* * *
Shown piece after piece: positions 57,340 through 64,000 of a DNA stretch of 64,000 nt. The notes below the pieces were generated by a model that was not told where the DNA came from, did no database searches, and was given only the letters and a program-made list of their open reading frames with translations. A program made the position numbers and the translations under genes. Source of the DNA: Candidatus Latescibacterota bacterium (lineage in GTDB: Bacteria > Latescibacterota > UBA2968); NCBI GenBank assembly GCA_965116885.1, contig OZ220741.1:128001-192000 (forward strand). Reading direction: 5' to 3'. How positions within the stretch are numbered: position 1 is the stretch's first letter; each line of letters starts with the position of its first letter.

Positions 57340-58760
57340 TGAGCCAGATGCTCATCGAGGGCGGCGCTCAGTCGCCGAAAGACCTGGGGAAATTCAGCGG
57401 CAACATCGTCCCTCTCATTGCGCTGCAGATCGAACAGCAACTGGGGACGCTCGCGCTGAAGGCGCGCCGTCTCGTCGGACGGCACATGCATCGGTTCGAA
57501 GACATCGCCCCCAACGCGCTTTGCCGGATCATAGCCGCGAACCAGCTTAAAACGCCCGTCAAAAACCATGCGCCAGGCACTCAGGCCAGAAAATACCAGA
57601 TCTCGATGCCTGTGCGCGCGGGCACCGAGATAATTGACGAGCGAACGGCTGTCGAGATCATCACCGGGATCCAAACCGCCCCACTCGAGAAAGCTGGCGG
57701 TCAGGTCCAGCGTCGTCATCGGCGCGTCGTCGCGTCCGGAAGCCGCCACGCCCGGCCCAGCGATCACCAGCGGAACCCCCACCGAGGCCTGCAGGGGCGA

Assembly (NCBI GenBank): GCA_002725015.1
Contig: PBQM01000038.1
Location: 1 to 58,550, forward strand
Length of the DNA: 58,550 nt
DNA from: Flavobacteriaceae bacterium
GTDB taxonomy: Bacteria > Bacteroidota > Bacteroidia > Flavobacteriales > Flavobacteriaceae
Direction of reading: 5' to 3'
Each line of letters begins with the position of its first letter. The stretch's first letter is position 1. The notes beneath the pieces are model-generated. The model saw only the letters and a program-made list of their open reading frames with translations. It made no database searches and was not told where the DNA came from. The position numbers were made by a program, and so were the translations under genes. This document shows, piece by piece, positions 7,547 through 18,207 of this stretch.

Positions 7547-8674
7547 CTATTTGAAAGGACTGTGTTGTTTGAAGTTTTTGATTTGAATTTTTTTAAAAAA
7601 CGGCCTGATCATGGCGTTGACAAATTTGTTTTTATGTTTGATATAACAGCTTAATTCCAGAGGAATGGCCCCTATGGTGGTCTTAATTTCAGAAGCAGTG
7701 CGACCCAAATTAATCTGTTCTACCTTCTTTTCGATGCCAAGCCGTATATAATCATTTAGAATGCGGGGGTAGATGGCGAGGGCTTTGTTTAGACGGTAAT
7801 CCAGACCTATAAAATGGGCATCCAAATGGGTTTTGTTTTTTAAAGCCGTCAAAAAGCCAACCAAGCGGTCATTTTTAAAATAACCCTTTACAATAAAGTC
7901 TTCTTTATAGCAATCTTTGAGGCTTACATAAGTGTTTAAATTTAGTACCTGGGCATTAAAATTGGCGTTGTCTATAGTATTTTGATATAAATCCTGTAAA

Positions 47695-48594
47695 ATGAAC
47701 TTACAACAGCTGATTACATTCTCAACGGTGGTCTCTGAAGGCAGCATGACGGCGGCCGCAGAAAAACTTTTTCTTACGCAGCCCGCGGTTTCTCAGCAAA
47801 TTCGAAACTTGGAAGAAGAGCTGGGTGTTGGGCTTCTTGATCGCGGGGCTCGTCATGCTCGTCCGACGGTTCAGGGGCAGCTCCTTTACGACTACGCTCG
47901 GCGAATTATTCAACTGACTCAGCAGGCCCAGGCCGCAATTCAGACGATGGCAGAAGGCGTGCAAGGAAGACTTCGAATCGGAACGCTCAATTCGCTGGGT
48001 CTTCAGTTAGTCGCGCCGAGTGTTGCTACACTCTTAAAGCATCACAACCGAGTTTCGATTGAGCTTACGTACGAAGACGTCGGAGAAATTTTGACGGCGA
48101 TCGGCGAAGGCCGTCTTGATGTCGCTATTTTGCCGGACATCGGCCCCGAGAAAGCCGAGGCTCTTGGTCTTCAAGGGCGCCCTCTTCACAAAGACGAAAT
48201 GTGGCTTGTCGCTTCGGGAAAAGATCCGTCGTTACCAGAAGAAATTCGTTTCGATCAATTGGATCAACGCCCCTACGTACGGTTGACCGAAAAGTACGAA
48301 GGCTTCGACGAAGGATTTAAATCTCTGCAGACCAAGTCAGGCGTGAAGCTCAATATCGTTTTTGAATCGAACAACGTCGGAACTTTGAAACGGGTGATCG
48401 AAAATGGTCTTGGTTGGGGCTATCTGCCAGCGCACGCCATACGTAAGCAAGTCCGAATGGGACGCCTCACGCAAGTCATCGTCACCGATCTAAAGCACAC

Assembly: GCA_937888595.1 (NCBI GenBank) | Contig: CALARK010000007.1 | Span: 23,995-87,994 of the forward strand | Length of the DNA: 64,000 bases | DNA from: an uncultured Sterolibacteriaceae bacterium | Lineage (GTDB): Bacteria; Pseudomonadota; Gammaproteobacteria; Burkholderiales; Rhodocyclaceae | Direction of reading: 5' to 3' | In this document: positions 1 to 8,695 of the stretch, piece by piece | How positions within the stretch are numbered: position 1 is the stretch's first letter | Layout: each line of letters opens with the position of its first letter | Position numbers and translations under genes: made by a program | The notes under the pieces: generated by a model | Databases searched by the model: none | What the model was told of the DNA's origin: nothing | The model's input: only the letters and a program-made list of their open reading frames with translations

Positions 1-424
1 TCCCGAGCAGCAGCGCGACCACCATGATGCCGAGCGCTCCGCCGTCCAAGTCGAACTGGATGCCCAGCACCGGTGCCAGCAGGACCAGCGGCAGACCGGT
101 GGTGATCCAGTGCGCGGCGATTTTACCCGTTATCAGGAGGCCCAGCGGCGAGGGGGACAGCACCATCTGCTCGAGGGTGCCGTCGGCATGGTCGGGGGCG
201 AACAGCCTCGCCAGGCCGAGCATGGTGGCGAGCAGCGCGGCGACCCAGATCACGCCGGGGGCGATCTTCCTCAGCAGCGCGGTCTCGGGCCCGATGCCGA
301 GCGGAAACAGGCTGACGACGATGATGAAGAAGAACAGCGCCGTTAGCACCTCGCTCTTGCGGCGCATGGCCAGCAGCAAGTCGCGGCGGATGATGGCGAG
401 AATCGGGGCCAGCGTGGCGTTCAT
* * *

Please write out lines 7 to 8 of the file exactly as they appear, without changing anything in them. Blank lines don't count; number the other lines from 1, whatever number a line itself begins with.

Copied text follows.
57701 TCAGGTCCAGCGTCGTCATCGGCGCGTCGTCGCGTCCGGAAGCCGCCACGCCCGGCCCAGCGATCACCAGCGGAACCCCCACCGAGGCCTGCAGGGGCGA

Assembly (NCBI GenBank): GCA_002725015.1